Taking The Long View
In today's market, with competition imminent and natural gas still cheap, nuclear generation appears dicey. The popular view tags nuclear with high costs and suspect availability, even without reaching the more fundamental issues of safety and waste disposal. One wonders: What advantages lie open to nuclear power?
Many observers see excess capacity running rampant and commodity prices falling across the board as deregulation accelerates and power flows more freely across markets and service territories. Marginal generating assets (em with most nuclear plants included in that group (em become unneeded and expendable.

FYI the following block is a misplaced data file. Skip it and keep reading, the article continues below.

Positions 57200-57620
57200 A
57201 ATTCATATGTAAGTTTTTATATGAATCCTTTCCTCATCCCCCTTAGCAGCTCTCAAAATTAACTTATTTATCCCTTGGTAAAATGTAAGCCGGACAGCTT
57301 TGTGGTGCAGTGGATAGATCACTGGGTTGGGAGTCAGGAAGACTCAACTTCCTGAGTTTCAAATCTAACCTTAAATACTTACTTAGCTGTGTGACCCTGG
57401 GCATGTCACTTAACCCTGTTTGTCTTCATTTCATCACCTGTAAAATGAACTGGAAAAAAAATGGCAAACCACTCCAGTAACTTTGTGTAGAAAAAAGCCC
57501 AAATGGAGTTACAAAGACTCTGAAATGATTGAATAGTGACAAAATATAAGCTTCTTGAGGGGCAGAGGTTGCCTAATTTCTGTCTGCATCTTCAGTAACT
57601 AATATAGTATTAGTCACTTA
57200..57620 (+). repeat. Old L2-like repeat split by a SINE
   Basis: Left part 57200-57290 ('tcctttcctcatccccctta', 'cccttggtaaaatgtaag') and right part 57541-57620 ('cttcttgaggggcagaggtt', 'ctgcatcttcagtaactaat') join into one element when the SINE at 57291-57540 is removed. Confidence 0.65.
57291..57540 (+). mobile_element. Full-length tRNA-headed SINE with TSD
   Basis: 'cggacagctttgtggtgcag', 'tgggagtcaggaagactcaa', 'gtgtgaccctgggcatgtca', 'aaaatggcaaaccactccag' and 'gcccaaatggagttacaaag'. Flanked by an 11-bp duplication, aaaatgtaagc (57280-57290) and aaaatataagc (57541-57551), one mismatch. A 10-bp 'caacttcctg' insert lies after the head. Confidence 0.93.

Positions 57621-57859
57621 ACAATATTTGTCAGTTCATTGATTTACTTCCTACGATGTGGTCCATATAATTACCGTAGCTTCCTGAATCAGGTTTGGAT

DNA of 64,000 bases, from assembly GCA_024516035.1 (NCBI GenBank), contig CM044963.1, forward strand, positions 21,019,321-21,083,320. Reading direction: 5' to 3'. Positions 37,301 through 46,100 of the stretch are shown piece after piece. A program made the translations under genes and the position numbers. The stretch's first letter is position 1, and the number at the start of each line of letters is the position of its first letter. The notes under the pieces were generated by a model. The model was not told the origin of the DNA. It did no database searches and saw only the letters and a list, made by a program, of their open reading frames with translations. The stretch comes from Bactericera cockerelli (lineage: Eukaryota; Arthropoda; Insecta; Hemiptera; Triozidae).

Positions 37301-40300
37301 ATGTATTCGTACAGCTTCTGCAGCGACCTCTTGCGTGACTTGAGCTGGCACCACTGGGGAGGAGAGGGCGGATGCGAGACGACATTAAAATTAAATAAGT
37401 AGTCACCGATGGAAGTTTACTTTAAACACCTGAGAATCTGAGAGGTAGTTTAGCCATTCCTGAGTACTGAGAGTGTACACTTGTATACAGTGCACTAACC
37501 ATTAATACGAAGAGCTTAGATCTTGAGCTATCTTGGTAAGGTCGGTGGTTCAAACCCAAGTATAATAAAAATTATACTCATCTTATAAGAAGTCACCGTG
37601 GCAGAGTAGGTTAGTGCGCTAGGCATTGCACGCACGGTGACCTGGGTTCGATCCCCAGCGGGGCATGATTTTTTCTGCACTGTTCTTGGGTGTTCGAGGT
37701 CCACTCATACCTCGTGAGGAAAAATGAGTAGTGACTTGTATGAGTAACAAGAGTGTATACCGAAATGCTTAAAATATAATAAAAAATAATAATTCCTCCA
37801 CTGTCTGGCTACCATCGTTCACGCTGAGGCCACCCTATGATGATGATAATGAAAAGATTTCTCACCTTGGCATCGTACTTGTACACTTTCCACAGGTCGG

Nevertheless, the debate may well hide another side. Excess capacity in electricity generation exists even today. Market prices already seem destined to fall in the short term in many high-cost regions, once retail access arrives. But for how long will prices remain low? For how long will a capacity surplus endure?
And once economic growth begins to shrink the capacity gap, and prices again start to rise, can the market find a role for nuclear assets (em expensive overall but relatively cheap to operate once investments are paid off or written off? The answer depends directly on several key factors: electric prices, cost and availability for nuclear plants, and how owners and regulators deal with nuclear investment.